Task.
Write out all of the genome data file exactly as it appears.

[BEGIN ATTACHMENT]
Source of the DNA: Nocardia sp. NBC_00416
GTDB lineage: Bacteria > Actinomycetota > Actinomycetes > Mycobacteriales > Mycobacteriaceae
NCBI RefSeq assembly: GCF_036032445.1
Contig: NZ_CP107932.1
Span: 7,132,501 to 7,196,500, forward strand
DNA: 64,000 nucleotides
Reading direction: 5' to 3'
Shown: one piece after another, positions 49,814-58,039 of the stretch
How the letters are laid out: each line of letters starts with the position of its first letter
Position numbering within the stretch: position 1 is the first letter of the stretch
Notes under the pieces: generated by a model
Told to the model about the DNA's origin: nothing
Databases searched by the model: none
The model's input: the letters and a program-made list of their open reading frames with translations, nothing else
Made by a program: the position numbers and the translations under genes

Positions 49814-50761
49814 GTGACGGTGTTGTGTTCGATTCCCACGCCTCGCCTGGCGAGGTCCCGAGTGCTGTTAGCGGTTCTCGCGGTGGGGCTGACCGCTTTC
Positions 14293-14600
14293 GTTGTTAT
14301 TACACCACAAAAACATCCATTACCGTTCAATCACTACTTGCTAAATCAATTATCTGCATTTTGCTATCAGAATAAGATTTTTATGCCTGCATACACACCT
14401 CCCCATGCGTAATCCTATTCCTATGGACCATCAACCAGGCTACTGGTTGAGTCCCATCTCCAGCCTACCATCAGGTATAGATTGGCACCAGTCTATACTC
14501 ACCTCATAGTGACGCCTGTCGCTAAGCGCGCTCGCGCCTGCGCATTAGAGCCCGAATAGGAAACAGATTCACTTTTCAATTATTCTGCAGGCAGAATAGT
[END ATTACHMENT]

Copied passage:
Source of the DNA: Nocardia sp. NBC_00416
GTDB lineage: Bacteria > Actinomycetota > Actinomycetes > Mycobacteriales > Mycobacteriaceae
NCBI RefSeq assembly: GCF_036032445.1
Contig: NZ_CP107932.1
Span: 7,132,501 to 7,196,500, forward strand
DNA: 64,000 nucleotides
Reading direction: 5' to 3'
Shown: one piece after another, positions 49,814-58,039 of the stretch
How the letters are laid out: each line of letters starts with the position of its first letter
Position numbering within the stretch: position 1 is the first letter of the stretch
Notes under the pieces: generated by a model
Told to the model about the DNA's origin: nothing
Databases searched by the model: none
The model's input: the letters and a program-made list of their open reading frames with translations, nothing else
Made by a program: the position numbers and the translations under genes

Positions 49814-50761
49814 GTGACGGTGTTGTGTTCGATTCCCACGCCTCGCCTGGCGAGGTCCCGAGTGCTGTTAGCGGTTCTCGCGGTGGGGCTGACCGCTTTC
Positions 14293-14600
14293 GTTGTTAT
14301 TACACCACAAAAACATCCATTACCGTTCAATCACTACTTGCTAAATCAATTATCTGCATTTTGCTATCAGAATAAGATTTTTATGCCTGCATACACACCT
14401 CCCCATGCGTAATCCTATTCCTATGGACCATCAACCAGGCTACTGGTTGAGTCCCATCTCCAGCCTACCATCAGGTATAGATTGGCACCAGTCTATACTC
14501 ACCTCATAGTGACGCCTGTCGCTAAGCGCGCTCGCGCCTGCGCATTAGAGCCCGAATAGGAAACAGATTCACTTTTCAATTATTCTGCAGGCAGAATAGT